GBP Reacts to Trade Talks

Xe Corporate UK

January 9, 20204 min read

We reported yesterday that there will be a close watch on any details available from the meeting between Boris Johnson and the European Commission President, Ursula von der Leyen. Interest is keenly pointed at how the trade negotiations will unfold, particularly where the hard stop has been put in place for our departure and then transition period. There appears positive news from the meeting, as comments from von der Leyen positively frame the approach to negotiations reflecting that ‘The more divergence there is, the more distant the partnership has to be. And without an extension of the transition period beyond 2020, you cannot expect to agree on every single aspect of our new partnership. We will have to prioritise’. The approach - that is at the very least being discussed (and hopefully executed) is one of staging and prioritising the negotiations to ensure the important items are managed first and so minimising many risks or shocks to both economies and deals. The markets have responded positively to this and the GBP forged over 1.1800 as a result. This is expected to be an ongoing theme of the year, the GBP widely touted to be tied to the progress or lack thereof of the trade talks to a significant degree.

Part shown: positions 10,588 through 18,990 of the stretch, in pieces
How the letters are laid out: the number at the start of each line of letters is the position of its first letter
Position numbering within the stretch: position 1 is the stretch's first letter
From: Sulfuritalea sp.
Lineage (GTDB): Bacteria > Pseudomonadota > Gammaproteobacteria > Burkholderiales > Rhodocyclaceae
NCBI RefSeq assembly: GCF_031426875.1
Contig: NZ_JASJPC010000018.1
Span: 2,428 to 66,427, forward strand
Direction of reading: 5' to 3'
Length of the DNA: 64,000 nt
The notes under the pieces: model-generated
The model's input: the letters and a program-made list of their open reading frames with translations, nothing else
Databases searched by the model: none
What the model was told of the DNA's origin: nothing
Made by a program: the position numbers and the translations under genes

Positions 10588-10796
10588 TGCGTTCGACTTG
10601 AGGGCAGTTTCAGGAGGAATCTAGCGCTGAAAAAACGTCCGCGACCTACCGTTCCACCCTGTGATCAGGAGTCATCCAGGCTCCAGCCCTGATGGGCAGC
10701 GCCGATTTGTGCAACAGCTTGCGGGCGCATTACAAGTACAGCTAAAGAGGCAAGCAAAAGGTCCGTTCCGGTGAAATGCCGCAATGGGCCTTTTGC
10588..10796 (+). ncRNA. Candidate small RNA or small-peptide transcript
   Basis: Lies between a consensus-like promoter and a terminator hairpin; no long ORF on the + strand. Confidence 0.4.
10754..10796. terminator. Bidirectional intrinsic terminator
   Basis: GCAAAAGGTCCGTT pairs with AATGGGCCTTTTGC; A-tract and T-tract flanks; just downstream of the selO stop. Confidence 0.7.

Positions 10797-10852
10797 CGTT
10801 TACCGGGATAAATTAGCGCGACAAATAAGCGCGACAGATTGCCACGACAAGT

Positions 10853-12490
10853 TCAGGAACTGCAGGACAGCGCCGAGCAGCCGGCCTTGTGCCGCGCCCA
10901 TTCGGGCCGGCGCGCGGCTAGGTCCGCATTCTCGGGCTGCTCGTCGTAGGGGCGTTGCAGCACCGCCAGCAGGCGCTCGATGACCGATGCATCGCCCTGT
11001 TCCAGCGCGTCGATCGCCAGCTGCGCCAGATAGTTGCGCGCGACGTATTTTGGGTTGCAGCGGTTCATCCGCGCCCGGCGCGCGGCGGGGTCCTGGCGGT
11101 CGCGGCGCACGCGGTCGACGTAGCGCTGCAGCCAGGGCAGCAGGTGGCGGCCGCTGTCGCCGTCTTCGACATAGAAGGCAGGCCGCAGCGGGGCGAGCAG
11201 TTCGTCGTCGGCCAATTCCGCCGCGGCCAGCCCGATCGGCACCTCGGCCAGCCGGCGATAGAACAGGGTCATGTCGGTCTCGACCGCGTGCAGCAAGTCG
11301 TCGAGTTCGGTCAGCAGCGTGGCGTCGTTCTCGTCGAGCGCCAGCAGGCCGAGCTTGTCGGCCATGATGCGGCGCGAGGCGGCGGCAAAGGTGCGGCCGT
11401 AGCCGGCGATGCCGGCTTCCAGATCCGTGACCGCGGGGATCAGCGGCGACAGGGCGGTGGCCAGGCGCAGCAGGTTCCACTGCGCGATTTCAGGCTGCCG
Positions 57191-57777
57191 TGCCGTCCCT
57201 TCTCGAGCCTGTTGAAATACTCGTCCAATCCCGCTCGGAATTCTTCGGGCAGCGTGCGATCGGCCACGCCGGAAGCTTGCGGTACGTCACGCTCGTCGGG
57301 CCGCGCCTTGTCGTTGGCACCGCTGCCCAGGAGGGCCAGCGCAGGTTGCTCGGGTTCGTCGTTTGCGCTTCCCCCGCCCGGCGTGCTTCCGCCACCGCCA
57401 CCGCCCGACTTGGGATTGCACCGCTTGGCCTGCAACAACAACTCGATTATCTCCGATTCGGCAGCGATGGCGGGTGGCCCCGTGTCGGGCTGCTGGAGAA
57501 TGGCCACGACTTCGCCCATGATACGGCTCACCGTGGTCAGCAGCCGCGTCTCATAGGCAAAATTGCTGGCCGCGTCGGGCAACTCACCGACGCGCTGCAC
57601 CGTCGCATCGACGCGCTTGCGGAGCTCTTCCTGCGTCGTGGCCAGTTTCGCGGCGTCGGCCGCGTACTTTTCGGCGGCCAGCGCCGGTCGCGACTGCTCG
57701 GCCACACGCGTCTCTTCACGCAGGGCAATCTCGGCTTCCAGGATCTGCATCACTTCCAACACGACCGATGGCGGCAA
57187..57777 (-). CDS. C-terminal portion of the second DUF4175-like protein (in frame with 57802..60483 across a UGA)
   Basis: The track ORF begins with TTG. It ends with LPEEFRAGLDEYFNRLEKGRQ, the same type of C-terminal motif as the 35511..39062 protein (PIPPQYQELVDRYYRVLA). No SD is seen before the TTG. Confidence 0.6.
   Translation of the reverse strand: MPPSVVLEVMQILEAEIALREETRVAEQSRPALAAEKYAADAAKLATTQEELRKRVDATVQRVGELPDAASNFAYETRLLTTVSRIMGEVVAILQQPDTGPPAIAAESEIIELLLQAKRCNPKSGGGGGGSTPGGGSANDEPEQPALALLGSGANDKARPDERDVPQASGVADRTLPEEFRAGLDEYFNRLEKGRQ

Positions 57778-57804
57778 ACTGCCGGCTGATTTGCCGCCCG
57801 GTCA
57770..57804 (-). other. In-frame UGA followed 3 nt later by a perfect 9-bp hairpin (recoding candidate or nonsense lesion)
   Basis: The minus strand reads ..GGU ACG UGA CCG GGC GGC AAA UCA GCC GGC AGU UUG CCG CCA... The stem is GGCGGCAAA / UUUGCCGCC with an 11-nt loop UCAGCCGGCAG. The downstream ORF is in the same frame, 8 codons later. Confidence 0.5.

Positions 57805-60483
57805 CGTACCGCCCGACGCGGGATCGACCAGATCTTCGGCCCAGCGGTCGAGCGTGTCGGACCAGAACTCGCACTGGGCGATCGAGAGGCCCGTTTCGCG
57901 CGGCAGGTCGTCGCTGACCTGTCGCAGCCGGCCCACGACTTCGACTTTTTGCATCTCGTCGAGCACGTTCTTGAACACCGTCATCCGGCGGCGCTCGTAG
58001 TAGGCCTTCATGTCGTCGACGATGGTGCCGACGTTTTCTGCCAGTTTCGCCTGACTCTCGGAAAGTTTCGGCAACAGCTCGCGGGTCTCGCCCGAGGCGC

Yesterday, Trump gave a press conference following a retaliation strike from Iran which (while labelled ‘strategically incoherent’) did attempt to downplay the skirmish and assume denouement. It is no secret that Trump seeks a lower USD exchange rate in order to support his export sector globally and this flight-to-safety and into the USD play from investors will hurt this considerably. The motivation, then, to mute the concerns of investors and frame the incident as now being finished and Iran ‘appearing to back down’ does possibly help this cause a great deal. Elsewhere, we are not far from an anticipated signed Phase One deal for the US to repair trade conversations with China on the 15th January. Should this go ahead, it is likely that we would see a slight easing of global tensions and accordingly a very slightly softer USD as risk ebbs a little from markets.

Yesterday, it has been reported that a global debt crisis could be burgeoning with The World Bank review suggesting that the latest adoption of debt globally has outpaced any of the ‘four waves of debt accumulation’ since the 1970s. Total emerging and developing economy debt reached almost 170% of gross domestic product in 2018 – or $55tn (£42tn) – an increase of 54 percentage points of GDP since 2010. China accounted for the bulk of the increase – in part due to its size – but the build-up was broad-based, and included other big emerging economies such as Brazil. The World Bank said financial turmoil in emerging and developing economies was one of the threats to its forecast of a slight strengthening of global growth this year, from 2.4% to 2.5%.

Key rates at the time of writing:

GBPUSD – 1.3105

GBPEUR – 1.1789

EURUSD – 1.1116

The figures are based on the live mid-market rate, correct as of 08:30 GMT on 09/01/2020, and are provided for indicative purposes only. Live mid-market rates are not available to consumers and are for informational purposes only. The rates we quote for money transfer can be selected via the page on our website ‘Live Money Transfer rates’.

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